In case you are wondering what Iris looks like, here's a painting of her that's in the Nelson-Atkins Museum of Art, where Mom works.  This painting was made by Guy Head, an English painter who lived from 1762 to 1800.

Iris Carrying the Water of the River Styx to Olympus
for the Gods to Swear By

Guy Head, ca. 1793

And now, here are pictures of irises that Mom took.  She was too lazy to write down the names of the various different types.  We don't have any irises in our yard, even though they are Mom's favorite flower.  Mom says our yard it too shady for irises because they like to grow in the sun.  If we had irises, I could report on whether they are good to eat, but we don't, so I can't.  If there are any dogs, cats, bunnies, or deer out there who have sampled this flower, maybe you can leave a comment on my blog and let me know.  I hate being in the dark about these things!

Thursday, May 22, 2014


Recently, the Guinness Book of Records said that a British cat named Poppy was the oldest living cat in the whole world.  Or at least the oldest cat that anybody knows about.  Poppy is a tortoiseshell kitty, and she was born in February, 1990, which means she is 24 years old.  In human years, she is 114.

Poppy and her birthday cake
Photo:  David Hedges/SWNS

The cat who used to be the oldest was named Pinky, and she lived in Kansas.  Pinky died last year at the age of 23.  The oldest cat ever was Creme Puff, in Austin TX, who lived to be 38 years and 3 days old, which totally blows my mind.

Anyway, when Poppy was 5, she was adopted by Marguerite Corner and her daughter Jacqui.  Then at age 10, she went to live with Jacqui and her future husband.  Now there are 2 boys in the family, plus 4 cats, 2 rabbits, and a hamster, in addition to Poppy.

As Poppy got older, she became deaf and blind, but she is still the boss of the house.  If one of the other cats tries to eat her food, she bites that cat on the ear.

Poppy posing with her family and Guinness certificate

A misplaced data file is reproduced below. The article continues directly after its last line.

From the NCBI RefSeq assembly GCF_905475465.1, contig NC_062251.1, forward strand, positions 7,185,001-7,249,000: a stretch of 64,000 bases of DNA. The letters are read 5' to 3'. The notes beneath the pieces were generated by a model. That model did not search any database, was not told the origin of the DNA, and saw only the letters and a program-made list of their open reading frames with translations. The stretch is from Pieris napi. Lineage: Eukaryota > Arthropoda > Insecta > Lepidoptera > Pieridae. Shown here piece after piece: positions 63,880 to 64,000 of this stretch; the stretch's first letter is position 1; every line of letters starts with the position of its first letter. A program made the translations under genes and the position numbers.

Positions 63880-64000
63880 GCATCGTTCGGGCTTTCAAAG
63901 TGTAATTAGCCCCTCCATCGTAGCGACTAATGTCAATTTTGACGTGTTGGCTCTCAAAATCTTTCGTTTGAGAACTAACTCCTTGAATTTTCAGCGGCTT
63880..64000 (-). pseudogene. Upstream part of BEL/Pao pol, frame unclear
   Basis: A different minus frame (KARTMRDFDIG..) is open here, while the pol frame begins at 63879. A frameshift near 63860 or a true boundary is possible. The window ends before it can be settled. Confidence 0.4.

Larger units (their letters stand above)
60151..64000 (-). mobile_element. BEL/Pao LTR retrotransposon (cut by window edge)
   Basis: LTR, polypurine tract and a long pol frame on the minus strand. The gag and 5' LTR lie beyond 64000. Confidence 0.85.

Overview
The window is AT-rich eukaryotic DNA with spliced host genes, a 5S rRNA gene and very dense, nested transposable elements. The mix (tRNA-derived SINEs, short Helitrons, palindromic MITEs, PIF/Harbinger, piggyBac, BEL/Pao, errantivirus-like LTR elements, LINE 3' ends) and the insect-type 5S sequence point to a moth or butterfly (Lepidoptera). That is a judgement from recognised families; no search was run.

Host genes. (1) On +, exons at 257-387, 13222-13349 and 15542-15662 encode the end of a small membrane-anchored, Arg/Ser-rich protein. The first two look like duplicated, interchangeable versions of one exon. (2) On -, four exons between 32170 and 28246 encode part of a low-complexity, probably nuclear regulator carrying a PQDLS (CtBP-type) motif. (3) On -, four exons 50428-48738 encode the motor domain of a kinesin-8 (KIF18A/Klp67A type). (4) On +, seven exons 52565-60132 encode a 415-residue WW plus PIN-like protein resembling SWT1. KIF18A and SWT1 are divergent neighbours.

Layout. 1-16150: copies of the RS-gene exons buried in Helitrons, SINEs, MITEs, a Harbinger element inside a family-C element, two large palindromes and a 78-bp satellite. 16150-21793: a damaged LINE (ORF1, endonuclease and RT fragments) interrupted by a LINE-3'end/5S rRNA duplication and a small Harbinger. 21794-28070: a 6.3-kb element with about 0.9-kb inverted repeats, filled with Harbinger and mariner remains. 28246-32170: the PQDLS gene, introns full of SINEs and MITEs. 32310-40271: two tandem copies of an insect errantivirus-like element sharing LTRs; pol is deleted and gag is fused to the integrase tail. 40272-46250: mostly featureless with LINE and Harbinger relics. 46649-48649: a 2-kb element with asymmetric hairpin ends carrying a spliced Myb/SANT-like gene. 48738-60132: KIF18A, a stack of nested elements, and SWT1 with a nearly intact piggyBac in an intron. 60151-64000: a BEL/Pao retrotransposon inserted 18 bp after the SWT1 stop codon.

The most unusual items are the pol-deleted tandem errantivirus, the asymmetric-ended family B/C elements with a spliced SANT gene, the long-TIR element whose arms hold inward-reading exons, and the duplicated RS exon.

Photo:  David Hedges/SWNS

Poppy's owner says that the cat has lived a long life because of good diet and lots of exercise.  "She keeps herself fit by walking around, and she eats a lot," says Jacqui.  "She has biscuits in the morning and tinned food later on.  She's never been a big cat, though."  Jacqui adds that Poppy also likes carryout food such as KFC chicken, fish and chips, or kebab meat.

There have been times when Poppy's health got very bad, and the family thought she would die.  But so far, she has always pulled through.  If she keeps doing that, maybe she will make it to 38, like that Texas cat did!

A generic elderly dog

It's harder to compare the records for the oldest living dog because the length of a dog's life depends a lot on what breed it is.  In general, small breeds live longer than big ones, but there are exceptions to every rule, or at least that's what people say.

Anyway, it turns out that Wikipedia has a list of all the dogs who have lived the longest.  There are 4 dogs on the list who are still alive, and if they stay alive, they might end up beating out the dogs with long lives who are already dead.  So here's the list of the 4 living dogs, which was last updated on May 21, 2014.

MINIUS -- rescued 1-16-85; at least 29 yrs, 125 days old; cross breed; Poland

SMOKEY -- born 1-18-86; 28 yrs, 123 days old; Shih Tzu, U.S.

BRICCIOLA -- rescued March 1989; 25+ years old; mutt; Italy

MICHAELA -- born 10-6-93; 20 yrs, 227 days old; Cairn Terrier, U.S.

Monday, May 19, 2014


On Saturday, Mom went to Powell Gardens, which is a botanical garden way far outside of town, but it's really interesting once you get there.  A bunch of people from the cactus club went there to show off some of their plants and also to sell some plants.  It was a nice day, not too hot and not too cold, so a bunch of people were at the Gardens, and several of them bought succulent plants.

Mom did not take any of us dogs out there because, sadly, dogs are not allowed in Powell Gardens.  I wish I could have gone because it would be a good place to explore and smell all the interesting scents and pee on stuff and maybe munch on a plant or two.  But Mom said this is exactly why dogs are not allowed at the Gardens and why she left me and Tristan and Marius home to guard the house instead.

Here's a picture of most of the cactus club people.  Mom is the one with the light green shirt.  It sort of looks like a big plant is growing out of her head, but it's not really.

In this picture, you can see Uncle Tony, who likes to grow hens-and-chicks, and Aunt Pat, who is the club treasurer.